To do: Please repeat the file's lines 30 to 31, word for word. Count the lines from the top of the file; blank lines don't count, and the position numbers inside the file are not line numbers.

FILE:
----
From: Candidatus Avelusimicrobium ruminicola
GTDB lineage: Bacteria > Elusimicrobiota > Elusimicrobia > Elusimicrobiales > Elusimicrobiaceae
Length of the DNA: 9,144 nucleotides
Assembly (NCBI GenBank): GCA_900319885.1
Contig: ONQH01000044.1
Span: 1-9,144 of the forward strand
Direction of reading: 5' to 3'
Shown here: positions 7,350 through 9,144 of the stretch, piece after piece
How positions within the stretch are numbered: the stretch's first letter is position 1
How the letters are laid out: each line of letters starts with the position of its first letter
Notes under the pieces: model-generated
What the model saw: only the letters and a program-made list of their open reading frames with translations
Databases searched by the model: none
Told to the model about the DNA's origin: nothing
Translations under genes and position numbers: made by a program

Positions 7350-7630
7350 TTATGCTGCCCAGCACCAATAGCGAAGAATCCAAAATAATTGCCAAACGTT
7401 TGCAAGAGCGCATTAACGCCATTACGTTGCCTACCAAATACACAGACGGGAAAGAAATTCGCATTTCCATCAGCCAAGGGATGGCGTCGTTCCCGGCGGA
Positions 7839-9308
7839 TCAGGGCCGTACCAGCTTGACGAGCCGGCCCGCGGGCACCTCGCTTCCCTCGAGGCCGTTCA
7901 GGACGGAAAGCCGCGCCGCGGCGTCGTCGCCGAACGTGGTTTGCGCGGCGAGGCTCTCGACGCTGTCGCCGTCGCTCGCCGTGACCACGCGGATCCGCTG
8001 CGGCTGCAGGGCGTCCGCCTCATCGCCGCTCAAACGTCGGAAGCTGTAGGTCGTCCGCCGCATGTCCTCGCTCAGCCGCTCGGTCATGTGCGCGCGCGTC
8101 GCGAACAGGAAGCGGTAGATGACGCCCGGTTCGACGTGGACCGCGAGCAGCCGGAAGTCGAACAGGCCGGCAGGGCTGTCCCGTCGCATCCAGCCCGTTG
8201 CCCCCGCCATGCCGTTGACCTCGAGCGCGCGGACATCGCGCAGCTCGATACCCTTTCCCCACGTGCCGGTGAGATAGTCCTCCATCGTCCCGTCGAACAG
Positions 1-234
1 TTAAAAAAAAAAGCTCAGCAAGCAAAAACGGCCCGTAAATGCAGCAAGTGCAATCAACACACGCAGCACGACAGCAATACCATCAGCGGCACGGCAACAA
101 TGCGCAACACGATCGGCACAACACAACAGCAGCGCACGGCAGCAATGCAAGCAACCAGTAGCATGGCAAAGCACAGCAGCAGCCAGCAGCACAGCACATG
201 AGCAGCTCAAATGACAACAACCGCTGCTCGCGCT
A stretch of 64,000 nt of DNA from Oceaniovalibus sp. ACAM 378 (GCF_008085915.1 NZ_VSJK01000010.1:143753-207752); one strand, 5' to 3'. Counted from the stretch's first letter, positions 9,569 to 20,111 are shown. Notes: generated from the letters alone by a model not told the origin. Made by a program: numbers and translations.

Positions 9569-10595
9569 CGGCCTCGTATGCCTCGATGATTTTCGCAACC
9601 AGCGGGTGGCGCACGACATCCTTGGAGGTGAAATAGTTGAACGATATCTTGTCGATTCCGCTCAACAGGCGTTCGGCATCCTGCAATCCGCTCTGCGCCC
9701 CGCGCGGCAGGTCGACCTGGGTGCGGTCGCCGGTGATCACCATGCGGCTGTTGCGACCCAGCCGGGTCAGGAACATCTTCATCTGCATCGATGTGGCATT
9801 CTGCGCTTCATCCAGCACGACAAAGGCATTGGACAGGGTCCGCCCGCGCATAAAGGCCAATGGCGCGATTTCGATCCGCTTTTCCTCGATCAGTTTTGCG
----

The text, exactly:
Positions 9569-10595
9569 CGGCCTCGTATGCCTCGATGATTTTCGCAACC